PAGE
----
Chomsky refuses to entertain the notion that there was a conspiracy behind the murder of John F. Kennedy. It's not that he holds to the official view of the assassination, he just maintains that it doesn't matter who killed him. Since Kennedy said a few months before he was killed that he was going to begin to pull U.S. soldiers out of Vietnam, many have reasoned that his obstruction to the Vietnam War was at least one of the reasons he was killed. After his death, the Johnson administration drastically escalated the war.

    Chomsky says there is nothing in the record to indicate that Kennedy would have pulled out of Vietnam without a victory, even though he did say it on camera. Chomsky doesn't put stock in that. That could have been typical political propaganda, PR.

    It's no more important who killed Kennedy than who killed anyone else, Chomsky says. It doesn't matter. He was part of the same agenda that motivated his predecessors and his followers as president. It's the way the institution runs, Chomsky says. The individuals who rise to power in that system will not do anything to really change it.

    But there is evidence that Kennedy really was moving in a different direction than his predecessors, than even his own earlier actions. He was changing. His tyrannical father, who had rather liked the Nazis, and who had been such a major driving force in JFK's political career, had had a stroke, and was losing his power and influence on his sons. There is a great deal of evidence that Jack and Bobby Kennedy were changing to more moderate views after their father was debilitated.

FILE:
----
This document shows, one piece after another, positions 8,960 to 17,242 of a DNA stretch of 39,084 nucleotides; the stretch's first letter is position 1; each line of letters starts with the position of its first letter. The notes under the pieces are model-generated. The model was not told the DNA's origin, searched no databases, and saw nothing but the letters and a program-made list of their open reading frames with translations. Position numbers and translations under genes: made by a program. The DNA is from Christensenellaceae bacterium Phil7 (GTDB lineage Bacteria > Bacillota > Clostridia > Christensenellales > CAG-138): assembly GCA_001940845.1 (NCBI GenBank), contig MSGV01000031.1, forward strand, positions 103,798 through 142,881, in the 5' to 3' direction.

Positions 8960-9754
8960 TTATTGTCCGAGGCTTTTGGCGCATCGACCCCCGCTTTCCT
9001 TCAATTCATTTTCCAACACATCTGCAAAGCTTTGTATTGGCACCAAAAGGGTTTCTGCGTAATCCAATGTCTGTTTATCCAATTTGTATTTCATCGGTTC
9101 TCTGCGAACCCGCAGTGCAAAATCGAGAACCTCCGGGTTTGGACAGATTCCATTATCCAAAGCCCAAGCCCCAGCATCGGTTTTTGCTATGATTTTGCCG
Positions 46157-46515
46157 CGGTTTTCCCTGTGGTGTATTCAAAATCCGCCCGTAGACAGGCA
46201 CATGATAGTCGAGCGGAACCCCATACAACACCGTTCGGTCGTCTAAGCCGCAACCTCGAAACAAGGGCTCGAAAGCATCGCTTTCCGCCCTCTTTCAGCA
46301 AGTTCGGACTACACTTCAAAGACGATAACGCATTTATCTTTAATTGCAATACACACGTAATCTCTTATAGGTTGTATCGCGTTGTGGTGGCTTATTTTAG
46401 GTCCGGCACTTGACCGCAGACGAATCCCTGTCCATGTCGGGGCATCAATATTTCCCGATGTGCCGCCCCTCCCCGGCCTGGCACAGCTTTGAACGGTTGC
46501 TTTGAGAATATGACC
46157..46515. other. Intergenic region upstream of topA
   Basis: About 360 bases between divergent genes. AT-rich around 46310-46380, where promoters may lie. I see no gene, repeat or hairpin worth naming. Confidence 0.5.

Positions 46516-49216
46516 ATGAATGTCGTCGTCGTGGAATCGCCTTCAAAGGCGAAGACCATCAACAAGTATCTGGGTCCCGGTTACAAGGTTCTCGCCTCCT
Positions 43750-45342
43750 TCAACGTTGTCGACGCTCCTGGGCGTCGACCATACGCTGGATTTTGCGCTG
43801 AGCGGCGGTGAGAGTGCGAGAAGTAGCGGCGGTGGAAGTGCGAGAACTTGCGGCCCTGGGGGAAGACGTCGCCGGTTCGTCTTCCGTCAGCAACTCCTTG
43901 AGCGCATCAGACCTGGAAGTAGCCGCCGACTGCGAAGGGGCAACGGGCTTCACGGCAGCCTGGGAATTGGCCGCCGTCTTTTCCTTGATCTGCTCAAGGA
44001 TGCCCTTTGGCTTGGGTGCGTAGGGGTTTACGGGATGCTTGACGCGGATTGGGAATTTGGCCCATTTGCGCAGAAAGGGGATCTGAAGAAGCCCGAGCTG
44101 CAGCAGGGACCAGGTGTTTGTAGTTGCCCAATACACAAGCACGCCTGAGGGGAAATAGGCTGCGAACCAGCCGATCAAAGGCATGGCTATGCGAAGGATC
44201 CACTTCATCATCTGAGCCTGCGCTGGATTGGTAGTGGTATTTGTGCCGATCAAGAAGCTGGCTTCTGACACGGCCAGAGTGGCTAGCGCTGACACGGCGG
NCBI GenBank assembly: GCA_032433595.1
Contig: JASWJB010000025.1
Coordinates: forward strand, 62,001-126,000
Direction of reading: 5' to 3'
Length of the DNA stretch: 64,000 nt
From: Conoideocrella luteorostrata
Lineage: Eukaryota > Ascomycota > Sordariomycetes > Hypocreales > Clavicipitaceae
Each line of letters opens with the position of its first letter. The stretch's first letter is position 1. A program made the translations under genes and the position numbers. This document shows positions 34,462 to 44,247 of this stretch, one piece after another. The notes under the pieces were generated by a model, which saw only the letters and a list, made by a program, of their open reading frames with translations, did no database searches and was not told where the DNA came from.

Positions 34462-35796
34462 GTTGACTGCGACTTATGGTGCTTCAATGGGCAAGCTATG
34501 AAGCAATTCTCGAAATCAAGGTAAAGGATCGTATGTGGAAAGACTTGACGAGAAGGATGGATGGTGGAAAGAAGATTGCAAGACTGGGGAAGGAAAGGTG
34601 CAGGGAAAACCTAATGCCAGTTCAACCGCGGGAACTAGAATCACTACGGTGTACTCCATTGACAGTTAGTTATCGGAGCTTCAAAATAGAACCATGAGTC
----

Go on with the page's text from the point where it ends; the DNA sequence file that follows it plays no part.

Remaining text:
Chomsky also refuses to deal with allegations that the 911 attacks were -- at least in some part -- an inside job. He says, "Governments around the world, such as Russia and China, have used 911 to justify powers. I think that's true here. Because they exploit it doesn't mean they had something to do with it."

    Again, true enough. But that logic doesn't establish that there was no complicity from within the government. It just means that there wasn't necessarily any. You can't conclude they had a hand in doing it just because they exploited it. Fair enough. But not far enough.

    Chomsky is one of many who believe that getting into "conspiracies" only blunts and diffuses your argument, makes it easy for others to categorize and dismiss you, and that catching this one or that one in a bad deed doesn't matter because it's the way the institution operates that counts. Any president is going to do essentially the same thing in support of the system of which he is a product, according to this logic. This argument has a relative validity, certainly not an absolute one. It certainly does make a difference whether a John Kennedy or a Lyndon Johnson, or a Nixon, or a Reagan or a Bush is president. Maybe not as big a difference as Chomsky would like to see by affecting institution-wide change. But in the gap between Bush and Gore, for example, a lot of people have died who would not have died if Gore were president. I remember saying that before the election and mainstream people at that time thought it was over dramatizing to say that the difference would be a difference of life and death for many people. Now it is hard to imagine anyone seriously trying to refute the statement.